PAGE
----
Chile to become South America's first truffle exporter
An innovative Chilean business is confident that its truffle crop will be large enough to begin sending the valuable fungus overseas by 2013.
Tuesday, September 27, 2011
Truffles regularly fetch up to US$1,200 per kilo on the European market. (Photo: ulterior epicure/Flickr)
Chile has long been famous around the world for its fresh fruit exports, but now an enterprising local business is hoping to branch out into a new area of food production.
Agrobiotruf has plans to become the first South American company to export truffles. After producing its third harvest, the group is confident that it will be able to reach its goal within the next two years.
At just 7.7 pounds (3.5 kg), the yield may seem small but it is a significant increase from the 5.3 pounds (2.4kg) collected in 2010.
Agrobiotruf told El Mercurio that it usually takes around 10 years for a truffle crop to reach its full potential and the company believes its crop will continue to grow exponentially, yielding between 66 and 110lbs (30 and 50kg) next year and up to 660lbs (300kg) in 2013.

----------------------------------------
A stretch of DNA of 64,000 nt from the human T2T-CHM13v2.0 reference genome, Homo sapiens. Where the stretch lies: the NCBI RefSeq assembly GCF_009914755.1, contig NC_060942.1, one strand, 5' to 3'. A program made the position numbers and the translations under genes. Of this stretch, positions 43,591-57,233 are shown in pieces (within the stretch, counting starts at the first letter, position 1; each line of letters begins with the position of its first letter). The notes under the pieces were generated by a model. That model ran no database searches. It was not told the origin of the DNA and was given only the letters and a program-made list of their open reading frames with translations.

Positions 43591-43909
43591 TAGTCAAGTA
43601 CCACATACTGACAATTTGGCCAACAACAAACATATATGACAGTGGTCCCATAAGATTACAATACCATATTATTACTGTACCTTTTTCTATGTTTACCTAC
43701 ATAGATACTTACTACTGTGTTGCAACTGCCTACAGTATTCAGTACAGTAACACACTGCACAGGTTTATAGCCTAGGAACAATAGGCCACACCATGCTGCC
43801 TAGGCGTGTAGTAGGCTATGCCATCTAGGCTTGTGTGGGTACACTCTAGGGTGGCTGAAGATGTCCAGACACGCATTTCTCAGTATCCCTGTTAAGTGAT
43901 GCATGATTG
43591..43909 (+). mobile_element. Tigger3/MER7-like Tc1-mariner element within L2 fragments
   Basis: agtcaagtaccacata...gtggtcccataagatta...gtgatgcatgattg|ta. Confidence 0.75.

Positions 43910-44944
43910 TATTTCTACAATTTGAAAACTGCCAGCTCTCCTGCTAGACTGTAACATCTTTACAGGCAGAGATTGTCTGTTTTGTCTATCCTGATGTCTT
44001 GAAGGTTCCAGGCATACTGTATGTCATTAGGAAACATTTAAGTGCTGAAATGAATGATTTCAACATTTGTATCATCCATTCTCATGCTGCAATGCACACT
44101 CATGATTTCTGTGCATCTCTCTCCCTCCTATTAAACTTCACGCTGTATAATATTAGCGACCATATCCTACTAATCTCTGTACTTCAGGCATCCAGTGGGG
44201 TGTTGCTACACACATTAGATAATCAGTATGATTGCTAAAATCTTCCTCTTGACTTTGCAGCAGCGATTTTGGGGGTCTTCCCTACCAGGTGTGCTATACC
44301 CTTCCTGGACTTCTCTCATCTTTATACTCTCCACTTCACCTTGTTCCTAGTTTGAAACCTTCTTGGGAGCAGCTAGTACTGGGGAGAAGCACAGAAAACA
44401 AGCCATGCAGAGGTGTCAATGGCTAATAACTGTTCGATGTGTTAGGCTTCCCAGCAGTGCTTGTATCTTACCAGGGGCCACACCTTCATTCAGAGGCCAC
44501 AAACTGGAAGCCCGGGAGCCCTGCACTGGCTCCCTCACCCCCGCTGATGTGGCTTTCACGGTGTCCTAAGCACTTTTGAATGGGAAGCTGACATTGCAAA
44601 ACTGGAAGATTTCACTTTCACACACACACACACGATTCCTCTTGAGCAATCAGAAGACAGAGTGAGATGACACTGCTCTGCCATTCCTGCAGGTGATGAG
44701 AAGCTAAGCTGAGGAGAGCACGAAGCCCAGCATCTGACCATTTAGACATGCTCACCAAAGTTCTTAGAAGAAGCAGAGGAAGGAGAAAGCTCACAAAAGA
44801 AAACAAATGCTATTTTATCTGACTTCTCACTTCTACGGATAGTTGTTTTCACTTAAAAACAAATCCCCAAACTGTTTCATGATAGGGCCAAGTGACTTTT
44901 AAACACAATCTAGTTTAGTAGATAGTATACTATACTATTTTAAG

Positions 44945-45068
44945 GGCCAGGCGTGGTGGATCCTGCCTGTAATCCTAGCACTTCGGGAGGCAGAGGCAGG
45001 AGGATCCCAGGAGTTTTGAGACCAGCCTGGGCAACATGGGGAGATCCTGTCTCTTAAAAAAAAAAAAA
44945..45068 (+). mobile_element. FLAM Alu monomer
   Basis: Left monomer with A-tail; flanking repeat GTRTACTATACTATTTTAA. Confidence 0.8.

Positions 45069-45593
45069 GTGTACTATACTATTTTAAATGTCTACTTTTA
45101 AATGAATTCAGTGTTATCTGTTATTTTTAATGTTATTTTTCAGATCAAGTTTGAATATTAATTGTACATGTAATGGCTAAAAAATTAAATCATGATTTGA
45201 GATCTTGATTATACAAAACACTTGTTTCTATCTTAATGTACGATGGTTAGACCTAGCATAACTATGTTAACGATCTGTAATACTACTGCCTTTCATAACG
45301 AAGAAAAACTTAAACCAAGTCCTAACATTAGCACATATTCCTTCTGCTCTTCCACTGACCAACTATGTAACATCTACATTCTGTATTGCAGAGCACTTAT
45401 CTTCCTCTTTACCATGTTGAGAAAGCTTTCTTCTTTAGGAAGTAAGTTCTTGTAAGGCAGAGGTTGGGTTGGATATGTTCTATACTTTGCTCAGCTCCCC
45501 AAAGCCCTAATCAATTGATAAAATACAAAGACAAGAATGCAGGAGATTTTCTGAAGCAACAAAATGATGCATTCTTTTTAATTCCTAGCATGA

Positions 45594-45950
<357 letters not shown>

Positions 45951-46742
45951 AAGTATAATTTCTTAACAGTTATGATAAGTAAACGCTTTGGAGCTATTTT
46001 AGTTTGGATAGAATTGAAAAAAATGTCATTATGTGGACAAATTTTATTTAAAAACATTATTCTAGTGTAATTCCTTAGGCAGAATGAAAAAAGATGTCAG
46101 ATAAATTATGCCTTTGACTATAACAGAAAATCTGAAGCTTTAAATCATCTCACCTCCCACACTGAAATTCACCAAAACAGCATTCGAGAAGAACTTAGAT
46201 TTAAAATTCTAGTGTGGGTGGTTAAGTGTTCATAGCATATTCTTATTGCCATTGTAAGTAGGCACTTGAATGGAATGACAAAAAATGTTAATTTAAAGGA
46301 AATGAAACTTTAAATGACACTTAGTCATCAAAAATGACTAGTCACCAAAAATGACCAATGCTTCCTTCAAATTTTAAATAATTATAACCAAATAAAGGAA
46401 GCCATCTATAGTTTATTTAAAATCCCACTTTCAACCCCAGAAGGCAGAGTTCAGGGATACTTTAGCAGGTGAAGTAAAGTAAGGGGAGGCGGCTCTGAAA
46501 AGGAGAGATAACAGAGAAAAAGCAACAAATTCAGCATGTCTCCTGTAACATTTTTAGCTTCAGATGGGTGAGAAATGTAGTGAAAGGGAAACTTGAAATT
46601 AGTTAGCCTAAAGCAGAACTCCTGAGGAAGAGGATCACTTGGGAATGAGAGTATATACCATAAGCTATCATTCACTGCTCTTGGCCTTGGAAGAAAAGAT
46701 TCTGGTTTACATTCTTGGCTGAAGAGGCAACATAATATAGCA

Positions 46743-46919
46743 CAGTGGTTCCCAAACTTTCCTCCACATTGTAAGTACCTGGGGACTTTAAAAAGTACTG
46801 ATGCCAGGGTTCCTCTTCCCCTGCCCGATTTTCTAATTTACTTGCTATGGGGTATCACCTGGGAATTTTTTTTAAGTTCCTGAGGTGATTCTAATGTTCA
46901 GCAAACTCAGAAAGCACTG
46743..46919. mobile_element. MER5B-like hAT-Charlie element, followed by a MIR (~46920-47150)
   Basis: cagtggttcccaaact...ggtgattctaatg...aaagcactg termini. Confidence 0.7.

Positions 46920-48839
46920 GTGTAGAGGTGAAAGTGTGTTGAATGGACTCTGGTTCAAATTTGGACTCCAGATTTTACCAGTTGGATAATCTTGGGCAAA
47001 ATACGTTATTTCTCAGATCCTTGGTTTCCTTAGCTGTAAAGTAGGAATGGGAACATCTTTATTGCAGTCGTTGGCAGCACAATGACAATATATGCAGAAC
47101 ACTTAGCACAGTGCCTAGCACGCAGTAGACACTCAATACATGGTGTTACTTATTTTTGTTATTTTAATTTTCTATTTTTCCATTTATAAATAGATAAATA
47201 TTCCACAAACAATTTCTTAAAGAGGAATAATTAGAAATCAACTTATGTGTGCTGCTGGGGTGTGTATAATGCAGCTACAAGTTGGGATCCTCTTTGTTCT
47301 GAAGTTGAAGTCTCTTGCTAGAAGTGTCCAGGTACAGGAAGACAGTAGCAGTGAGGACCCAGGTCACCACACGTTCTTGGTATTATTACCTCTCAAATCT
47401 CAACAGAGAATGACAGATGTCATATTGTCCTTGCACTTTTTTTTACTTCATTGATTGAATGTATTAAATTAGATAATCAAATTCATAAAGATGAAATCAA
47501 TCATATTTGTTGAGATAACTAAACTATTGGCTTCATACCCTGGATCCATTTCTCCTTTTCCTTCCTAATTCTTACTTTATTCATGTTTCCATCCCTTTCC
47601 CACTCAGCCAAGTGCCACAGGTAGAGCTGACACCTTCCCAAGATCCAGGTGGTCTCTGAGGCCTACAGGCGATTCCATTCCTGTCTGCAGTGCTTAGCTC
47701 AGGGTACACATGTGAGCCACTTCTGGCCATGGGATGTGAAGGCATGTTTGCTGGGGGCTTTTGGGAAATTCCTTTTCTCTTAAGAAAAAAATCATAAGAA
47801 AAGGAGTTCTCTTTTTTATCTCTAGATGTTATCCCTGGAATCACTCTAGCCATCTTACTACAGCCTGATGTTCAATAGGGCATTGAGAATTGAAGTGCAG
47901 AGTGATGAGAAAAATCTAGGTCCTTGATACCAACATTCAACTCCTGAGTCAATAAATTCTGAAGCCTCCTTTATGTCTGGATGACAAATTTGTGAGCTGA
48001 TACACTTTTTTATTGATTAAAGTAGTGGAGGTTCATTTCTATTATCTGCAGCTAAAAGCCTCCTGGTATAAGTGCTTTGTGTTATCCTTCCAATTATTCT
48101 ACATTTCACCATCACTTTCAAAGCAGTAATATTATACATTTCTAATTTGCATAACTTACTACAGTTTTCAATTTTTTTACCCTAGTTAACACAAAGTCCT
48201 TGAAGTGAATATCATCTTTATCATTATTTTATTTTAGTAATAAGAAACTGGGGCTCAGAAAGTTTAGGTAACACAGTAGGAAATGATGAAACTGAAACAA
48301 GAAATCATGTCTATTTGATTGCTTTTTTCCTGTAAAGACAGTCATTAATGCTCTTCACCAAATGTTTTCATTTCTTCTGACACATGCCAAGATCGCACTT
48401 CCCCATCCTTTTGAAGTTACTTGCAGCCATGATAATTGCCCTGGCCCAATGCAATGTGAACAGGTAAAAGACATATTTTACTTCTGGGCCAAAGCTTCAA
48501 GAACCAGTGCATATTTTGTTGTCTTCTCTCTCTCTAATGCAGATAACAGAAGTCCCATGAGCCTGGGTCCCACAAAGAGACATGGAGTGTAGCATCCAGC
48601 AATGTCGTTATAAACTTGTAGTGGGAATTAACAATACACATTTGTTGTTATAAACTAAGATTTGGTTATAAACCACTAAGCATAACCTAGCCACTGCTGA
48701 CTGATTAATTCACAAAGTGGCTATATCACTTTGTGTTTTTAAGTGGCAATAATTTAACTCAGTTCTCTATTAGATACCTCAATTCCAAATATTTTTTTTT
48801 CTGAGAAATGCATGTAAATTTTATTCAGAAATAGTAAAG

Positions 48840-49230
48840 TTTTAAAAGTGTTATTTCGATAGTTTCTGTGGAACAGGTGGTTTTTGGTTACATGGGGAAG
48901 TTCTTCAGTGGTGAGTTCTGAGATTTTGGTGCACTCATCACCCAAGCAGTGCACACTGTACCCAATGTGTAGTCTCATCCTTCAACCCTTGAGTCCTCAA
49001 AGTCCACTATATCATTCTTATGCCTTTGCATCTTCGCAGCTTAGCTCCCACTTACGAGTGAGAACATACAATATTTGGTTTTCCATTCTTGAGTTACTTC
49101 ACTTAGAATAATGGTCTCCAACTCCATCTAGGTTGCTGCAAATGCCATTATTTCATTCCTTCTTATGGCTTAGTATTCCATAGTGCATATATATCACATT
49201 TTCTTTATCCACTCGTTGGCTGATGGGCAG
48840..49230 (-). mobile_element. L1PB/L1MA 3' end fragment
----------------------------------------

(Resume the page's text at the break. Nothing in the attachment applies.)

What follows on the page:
Over the past few years, the group has invested around US$800,000 (CLP432,000) in the truffle project with funding support from Chile's Agrarian Innovation Fund (FIA).
The business is now in the process of improving the quality of the Chilean-grown truffles so that they are able to compete in the European market, where truffles regularly sell for US$1,200 a kilogram (2.2 pounds).
Last year the group sent samples from its Chilean truffle harvest to Spain, where they were tested by experts to ensure quality of their taste, color, feel and smell.
Agrobiotruf is currently growing truffles in Chile's Metropolitan, Maule, Los Ríos and Araucanía Regions and while its primary focus at this stage is on black truffles, it is also cultivating burgundy truffles in some areas that are better suited to the lesser known variety.
As well as growing truffles, the company is training Labradors, Cocker Spaniels and Border Collies to detect when the prized fungus is ready for harvesting using their keen sense of smell.